Google is undoubtedly the master in text based advertising with its Adwords platform (that continues to be the largest contributor to Google’s revenue). It relies on a two formats of text advertising – through Search (display relevant advertisements to users on search results page) and Content Sensing (display advertisements based on content on the page user is browsing).
With advent of Twitter / Facebook and similar such platforms, emerged another prominent format of text outside boundaries of Google’s prominence – ‘status messages’ or ‘short text content’ or even ‘short text messages’. This text format originates and is consumed as quickly as it is generated. Concise, one-to-all (FB / Twitter) or one-to-one (SMS or chat).
Twitter owes its success to its API. Back in 2008-09, while developers were building applications on top of its API, I read/heard many say – “APIs is the product distribution” or “APIs is product marketing”. However, no one said “API is the next Advertising” (in context of text based advertising).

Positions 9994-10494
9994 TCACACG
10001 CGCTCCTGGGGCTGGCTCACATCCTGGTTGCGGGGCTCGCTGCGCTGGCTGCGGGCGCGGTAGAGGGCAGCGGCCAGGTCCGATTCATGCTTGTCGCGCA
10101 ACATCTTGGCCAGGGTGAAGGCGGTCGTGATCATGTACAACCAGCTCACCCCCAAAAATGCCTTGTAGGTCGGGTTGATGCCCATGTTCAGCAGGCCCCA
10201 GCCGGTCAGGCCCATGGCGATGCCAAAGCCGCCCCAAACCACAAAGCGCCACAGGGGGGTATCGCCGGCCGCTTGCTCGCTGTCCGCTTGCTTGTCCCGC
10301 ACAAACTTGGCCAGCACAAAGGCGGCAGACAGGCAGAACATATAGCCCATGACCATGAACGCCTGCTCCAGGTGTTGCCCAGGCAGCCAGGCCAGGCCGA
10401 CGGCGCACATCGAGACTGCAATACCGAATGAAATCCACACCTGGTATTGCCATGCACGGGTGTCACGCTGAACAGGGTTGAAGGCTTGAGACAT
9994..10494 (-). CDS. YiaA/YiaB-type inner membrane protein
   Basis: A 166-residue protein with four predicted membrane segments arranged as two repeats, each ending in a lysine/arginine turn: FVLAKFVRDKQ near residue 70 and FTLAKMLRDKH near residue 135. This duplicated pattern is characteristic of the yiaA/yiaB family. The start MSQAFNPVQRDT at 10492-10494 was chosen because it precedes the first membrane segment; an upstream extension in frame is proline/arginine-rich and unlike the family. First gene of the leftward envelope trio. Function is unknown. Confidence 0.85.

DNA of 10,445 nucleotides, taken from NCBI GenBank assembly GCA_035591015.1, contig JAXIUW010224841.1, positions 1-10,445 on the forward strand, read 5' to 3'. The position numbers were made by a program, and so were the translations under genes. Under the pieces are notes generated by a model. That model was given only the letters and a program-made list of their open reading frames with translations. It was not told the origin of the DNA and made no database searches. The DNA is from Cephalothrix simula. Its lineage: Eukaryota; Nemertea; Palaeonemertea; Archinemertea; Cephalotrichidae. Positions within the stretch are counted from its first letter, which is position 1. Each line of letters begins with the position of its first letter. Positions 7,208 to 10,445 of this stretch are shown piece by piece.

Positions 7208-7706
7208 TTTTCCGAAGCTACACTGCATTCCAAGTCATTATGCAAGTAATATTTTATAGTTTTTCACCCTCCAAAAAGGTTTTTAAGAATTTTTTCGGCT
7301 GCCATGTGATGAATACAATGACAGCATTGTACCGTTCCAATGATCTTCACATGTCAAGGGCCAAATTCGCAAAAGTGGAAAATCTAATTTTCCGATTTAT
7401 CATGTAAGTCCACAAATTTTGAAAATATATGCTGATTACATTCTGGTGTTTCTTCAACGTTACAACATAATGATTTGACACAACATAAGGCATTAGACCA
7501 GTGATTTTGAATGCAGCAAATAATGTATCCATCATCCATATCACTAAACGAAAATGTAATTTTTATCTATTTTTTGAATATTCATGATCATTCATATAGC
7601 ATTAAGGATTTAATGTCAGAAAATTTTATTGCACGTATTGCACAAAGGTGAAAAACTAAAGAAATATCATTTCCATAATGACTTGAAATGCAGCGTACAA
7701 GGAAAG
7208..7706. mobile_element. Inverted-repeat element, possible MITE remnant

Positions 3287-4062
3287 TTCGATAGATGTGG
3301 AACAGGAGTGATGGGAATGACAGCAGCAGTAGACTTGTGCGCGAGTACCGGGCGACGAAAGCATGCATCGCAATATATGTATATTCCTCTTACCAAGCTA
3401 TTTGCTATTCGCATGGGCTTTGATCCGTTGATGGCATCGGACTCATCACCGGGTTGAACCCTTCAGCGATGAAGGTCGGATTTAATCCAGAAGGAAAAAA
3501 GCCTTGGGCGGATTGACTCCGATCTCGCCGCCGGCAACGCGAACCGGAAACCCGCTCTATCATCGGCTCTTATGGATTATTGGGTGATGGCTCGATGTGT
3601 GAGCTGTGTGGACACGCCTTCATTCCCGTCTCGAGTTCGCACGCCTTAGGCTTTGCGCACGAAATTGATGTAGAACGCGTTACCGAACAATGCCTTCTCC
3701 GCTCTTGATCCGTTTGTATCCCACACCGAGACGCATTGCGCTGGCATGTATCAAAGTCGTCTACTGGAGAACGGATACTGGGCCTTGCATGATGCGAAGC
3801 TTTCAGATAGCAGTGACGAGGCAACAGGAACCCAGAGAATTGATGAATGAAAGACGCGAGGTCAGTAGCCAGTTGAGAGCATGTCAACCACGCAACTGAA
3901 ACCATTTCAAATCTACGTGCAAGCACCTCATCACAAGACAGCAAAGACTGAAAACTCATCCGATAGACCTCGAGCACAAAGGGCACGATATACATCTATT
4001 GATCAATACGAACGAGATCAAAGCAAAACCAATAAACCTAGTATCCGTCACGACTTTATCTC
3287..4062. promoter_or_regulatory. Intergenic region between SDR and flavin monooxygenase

Imagine this simple hack – post the ‘short text’ through API to Google. The service would intelligently interpret if the ‘short text’ has any intent-value and revert back with the most relevant advertisement which the developers can embed back in their application the way they want it as part of their core product experience. The API could have options for Geo / Context, etc.
Is the opportunity huge? Its massive! Facebook is already under-fire for not having enough on its monetization plate. FB is monetizing via demographic targeting, while millions of status messages with a intent-opportunity go without monetization everyday. Twitter faces similar challenges, wrote about this earlier. Instagram, for example – you see this amazing photograph of a Pizza, you immediately want to eat one – show a relevant advertisement. Or two people on a IM like Whatsapp – making plans of a vacation to Canary Islands. This list goes endless.
There has been a radical shift in Internet (read content) over last 10 years, but web-monetization still continues to be same old method – either search or display. Companies involved in mobile advertising copy-pasted the web model to mobile. Web/mobile monetization models are ripe for disruption. While such kind of API based advertising requires a long-tail of advertisers, like the one Google has. But it will be difficult to under estimate startups who would want to get a slice off such very large opportunity; which otherwise will be Google’s lost opportunity….